If DevOps Was Easy, Everyone Would Do It
Last week I read an article on DevOps.com titled How an Integrated Tool System Helps Implement DevOps. It’s a good article. It explains why integrated toolchains are important to successful DevOps organizations for all their processes.
And amid a dizzying array of acronyms, its point is clear: integrate your systems and automate processes!
We totally agree, which is why we have built toolchains to automate everything from continuous testing to continuous delivery to major incident management.
Lost in the push to build such an integration platform, though, is how difficult it is to do. If it was easy, everyone would do it.
So here a a few tips I have picked up from our engineers and other experts.
Provide closed-loop integrations: The term closed-loop integrations might not be an industry standard, but it’s a term we use for integrations that share information both ways, not just one way. For example, when we have an issue, our developers open an issue in Jira. Then they discuss it over a chat tool like HipChat or Slack. They can preserve the entire chat conversation in Jira to help bring people up to speed and to help improve the resolution process in the future.
Enable compound integrations: In the example above, say the issue was discovered by an APM tool like Dynatrace or AppDynamics. We can bring information from the APM notification into Jira and then into the chat tool. We can also update StatusPage to keep our customers and employees informed.
Give freedom: Different organizations have different ways of doing business. Let them build their processes that work, and give the flexibility to use tools that work. There is an ongoing argument between strict IT-allocated tools and “shadow IT,” and either way is OK as long as it’s secure and communication is open.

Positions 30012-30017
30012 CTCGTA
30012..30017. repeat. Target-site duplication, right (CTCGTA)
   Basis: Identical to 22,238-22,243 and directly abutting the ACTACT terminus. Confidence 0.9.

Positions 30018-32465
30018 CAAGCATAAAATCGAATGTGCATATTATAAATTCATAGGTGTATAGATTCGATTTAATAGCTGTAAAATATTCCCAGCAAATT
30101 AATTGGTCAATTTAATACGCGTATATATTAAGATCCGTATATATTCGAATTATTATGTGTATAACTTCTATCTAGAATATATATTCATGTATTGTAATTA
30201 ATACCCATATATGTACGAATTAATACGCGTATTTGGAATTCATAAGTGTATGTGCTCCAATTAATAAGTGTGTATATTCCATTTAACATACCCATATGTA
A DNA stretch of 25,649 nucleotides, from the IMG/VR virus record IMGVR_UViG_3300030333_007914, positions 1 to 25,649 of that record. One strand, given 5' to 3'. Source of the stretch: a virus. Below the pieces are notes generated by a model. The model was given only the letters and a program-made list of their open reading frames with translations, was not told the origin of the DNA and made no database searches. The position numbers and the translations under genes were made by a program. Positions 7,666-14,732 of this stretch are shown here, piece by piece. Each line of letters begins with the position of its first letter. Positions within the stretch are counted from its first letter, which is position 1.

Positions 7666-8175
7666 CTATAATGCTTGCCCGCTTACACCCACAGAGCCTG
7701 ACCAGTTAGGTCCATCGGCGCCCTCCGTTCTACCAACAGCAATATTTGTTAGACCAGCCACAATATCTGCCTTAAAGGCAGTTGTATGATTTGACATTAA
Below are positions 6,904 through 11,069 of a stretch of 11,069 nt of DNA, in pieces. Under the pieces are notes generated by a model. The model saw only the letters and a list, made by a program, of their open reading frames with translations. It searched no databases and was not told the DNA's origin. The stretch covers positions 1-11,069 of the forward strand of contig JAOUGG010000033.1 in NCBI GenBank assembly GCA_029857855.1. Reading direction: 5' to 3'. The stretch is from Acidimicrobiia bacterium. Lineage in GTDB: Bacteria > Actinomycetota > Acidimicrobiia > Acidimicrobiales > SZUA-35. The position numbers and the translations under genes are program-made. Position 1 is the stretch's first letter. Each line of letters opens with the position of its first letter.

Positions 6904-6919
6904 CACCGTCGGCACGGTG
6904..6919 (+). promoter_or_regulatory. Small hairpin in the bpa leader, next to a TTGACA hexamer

Keep no secrets: In a DevOps environment, processes happen fast and some mistakes will be made. We use StatusPage to keep our customers informed, sure. But as noted above, we also use it to keep our own teams and executives informed. When everyone has information at their fingertips, they can collaborate better and save the time they would waste sifting through multiple systems or asking others for help.
Work across teams: As mentioned above, teams should be able to choose their own tools and processes. However, the collaboration platform should be extended across teams. As Sanat noted in his article, groups across different functions must work together, and not just by emailing or messaging each other. It’s crucial for information to be shared between systems back and forth. Systems and processes are too complex for teams to be isolated with their own platforms. So as Sanat says, “In an agile environment, development, testing and operations all must work together to meet frequent iterations, releases and delivery goals. This calls for a collaborative development environment that supports data orchestration with other lifecycle tools.”
Pay attention to security: Write security into your code. Covering security holes with firewalls is not good enough. To write security into your code, your developers and security teams will indeed have to work together. Criminals are like rodents, and they can squeeze through the tiniest vulnerabilities in your code to steal data or take advantage of your environment. According to the a recent report by the Ponemon Institute, companies took more than 190 days on average to identify that a breach had occurred. That’s more than half a year!
Take your time: According to a DevOps survey of more than 1,000 organizations in February 2017, 65% of organizations practicing DevOps are seeing the benefits they expected. However, only about 41% of all the organizations contacted were practicing DevOps. Getting DevOps processes right takes good planning. It requires a culture change that some people might not be on board with. Stay the course.
DevOps was coined for the need for development and operations to work together (get it?). But it’s much more than that now. Companies are spreading DevOps processes throughout their entire organizations, and their collaboration platforms have to spread too. Sanat did an excellent job of explaining why a toolchain-based integration approach is important and how it can work. Just be mindful that the road to get there is not easy.
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